Democrats have a 6 – 1 majority on the state supreme court. Suits about the gerrymandered legislature are in the federal courts. Suits about voter suppression are in the state courts. Another gubernatorial election is coming up in 2020.

Roy Cooper’s proposed budget reflects how he would create stability if he could. The son of a teacher and aware of teacher unrest in the South, he would pay teachers more. Faced with a federal administration that wants offshore oil exploration, he proposed research into offshore wind energy. When he testified before Congress supporting steps to slow climate change, he did so in the company of the Republican governor of Massachusetts. Roy Cooper’s would create bipartisanship if he could.

Roy Cooper’s appointments and positions demonstrate his vision of stability. He created an entrepreneurship council to which he appointed business leaders. He advocated for an increase in the minimum wage. It didn’t need to be $15 per hour, but “as high as we can get it.”

The now Democratic Board of Elections fired Kim Starch from her position as Executive Director of the Board. Republicans claimed the firing was sexist. She was fired because of her husband. He is one of the principal attorneys defending the Republicans on elections issues. Roy Cooper rescinded his Human Relations Commission appointment of Charlotte City Councilwoman LaWana Mayfield. Republicans found a statement of hers describing police as “homegrown terrorists.”

A rematch with former governor Pat McCrory is possible. The only announced Republican candidate is the current Lt. Governor, Dan Forest. Forest is an architect and son of Sue Myrick – former mayor of Charlotte and congresswoman. A civic leader on architectural issues, he is also a conservative cultural warrior. He is the former chair of Wake Forest Pregnancy Support Services, an agency “committed to giving women the resources they need to enable them to choose life.”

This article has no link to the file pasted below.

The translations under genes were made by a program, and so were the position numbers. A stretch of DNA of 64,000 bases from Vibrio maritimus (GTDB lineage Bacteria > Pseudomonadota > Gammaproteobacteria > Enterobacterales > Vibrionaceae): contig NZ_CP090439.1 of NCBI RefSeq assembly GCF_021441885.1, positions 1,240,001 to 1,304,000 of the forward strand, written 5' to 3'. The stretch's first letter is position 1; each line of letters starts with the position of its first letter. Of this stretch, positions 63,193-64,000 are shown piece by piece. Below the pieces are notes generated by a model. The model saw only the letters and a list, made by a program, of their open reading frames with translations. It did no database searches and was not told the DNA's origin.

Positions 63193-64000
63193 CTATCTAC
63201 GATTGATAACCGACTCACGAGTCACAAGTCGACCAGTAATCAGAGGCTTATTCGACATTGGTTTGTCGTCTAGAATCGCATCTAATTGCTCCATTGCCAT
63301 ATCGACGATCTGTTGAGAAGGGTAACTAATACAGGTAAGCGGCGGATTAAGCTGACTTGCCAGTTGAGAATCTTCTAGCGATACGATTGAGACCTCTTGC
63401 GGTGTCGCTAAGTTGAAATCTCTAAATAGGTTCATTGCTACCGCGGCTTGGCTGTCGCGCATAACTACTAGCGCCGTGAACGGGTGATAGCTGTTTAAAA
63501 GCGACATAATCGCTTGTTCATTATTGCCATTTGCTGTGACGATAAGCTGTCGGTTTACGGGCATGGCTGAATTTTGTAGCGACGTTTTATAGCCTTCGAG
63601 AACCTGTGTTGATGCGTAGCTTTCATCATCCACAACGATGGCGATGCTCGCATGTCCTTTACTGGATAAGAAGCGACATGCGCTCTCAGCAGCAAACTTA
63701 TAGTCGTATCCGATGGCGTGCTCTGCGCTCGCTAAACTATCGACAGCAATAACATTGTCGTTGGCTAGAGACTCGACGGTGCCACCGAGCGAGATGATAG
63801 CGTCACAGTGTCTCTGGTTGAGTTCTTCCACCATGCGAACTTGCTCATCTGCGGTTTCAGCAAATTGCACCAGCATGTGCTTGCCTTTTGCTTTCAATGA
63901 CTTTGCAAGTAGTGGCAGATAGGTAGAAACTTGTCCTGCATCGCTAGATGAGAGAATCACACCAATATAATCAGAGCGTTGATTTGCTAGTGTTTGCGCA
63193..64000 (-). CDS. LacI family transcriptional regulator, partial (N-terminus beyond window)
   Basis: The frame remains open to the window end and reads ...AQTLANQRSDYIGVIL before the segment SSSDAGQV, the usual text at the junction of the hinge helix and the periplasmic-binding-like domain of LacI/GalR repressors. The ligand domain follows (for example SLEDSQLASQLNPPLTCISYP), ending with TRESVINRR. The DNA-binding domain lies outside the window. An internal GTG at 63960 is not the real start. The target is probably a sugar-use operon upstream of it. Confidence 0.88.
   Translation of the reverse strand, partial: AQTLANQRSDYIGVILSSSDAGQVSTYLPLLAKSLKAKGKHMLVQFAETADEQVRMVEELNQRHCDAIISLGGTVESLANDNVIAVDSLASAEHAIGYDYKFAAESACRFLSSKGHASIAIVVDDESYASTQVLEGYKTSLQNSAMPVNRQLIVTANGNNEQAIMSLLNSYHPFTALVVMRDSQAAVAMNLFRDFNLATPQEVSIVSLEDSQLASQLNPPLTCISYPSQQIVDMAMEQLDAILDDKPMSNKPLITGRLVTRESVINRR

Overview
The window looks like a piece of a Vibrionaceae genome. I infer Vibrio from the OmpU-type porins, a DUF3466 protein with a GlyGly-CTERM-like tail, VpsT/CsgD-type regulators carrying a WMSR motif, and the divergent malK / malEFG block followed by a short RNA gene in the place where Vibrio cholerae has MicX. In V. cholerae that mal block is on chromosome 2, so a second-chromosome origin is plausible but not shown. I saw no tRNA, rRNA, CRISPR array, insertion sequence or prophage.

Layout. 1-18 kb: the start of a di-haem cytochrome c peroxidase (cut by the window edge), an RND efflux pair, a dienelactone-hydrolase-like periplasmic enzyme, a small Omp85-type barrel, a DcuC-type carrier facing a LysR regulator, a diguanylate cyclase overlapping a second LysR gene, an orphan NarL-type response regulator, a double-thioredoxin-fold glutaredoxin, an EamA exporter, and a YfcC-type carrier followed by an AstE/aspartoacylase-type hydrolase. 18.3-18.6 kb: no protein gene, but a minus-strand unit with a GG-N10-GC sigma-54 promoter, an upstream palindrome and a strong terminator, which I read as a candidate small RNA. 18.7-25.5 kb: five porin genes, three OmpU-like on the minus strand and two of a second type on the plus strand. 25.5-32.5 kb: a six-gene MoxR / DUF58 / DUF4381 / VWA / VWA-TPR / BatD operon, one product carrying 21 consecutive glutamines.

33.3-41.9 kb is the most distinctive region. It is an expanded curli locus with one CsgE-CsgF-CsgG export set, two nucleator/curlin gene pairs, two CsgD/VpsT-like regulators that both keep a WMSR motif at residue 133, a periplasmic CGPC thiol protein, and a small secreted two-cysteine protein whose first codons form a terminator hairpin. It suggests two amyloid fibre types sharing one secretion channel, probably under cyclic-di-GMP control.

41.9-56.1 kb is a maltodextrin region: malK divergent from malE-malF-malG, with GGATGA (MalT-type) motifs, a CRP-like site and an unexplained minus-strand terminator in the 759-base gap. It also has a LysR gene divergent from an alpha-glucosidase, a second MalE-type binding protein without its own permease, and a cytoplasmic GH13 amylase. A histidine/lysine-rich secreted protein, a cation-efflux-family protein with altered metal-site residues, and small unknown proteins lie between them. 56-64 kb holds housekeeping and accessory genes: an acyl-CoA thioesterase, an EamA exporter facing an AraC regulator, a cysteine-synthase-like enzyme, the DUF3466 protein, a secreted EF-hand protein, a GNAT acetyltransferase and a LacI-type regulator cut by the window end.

Can the Democrats of North Carolina’s have an election in 2020 that resembles Virginia’s election of 2017? Virginia Democrats swept statewide offices? They transformed the legislature? Still gerrymandered, Virginia Democrats came within two disputed, recounted districts of winning control of the Virginia House of Delegates.

Begin North Carolina’s transformation by reelecting the Democratic governor. Help Roy Cooper https://www.roycooper.com now. Help him monthly. The 2020 election is both imminent and almost a year and a half away. The contests in North Carolina have been bitter. They are fighting over political power and a way of life. Democrats need Roy Cooper’s reelection.


Southern Democrats running for office in 2019:

John Bel Edwards       Reelection as Governor of Louisiana

Jim Hood                         Current AG, running for Governor of Mississippi

Jennifer Riley Collins  Mississippi Attorney General


Southern Democrat running statewide in 2020

Doug Jones               Reelection as Senator from Alabama

Roy Cooper                Reelection as Governor of North Carolina

Jaime Harrison         Party Leader running for Senator from South Carolina



Southern Democrats running for Congress

Joe Cunningham                 Reelection to SC 01

Elaine Luria                          Reelection to VA 02
Lucy McBath                         Reelection to GA 06

Dan McCready                      Special Election for NC 09 (2019)
Debbie Mucarcel-Powell
    Reelection to FL 26

Allen Thomas                        Special Election for NC 03 (2019)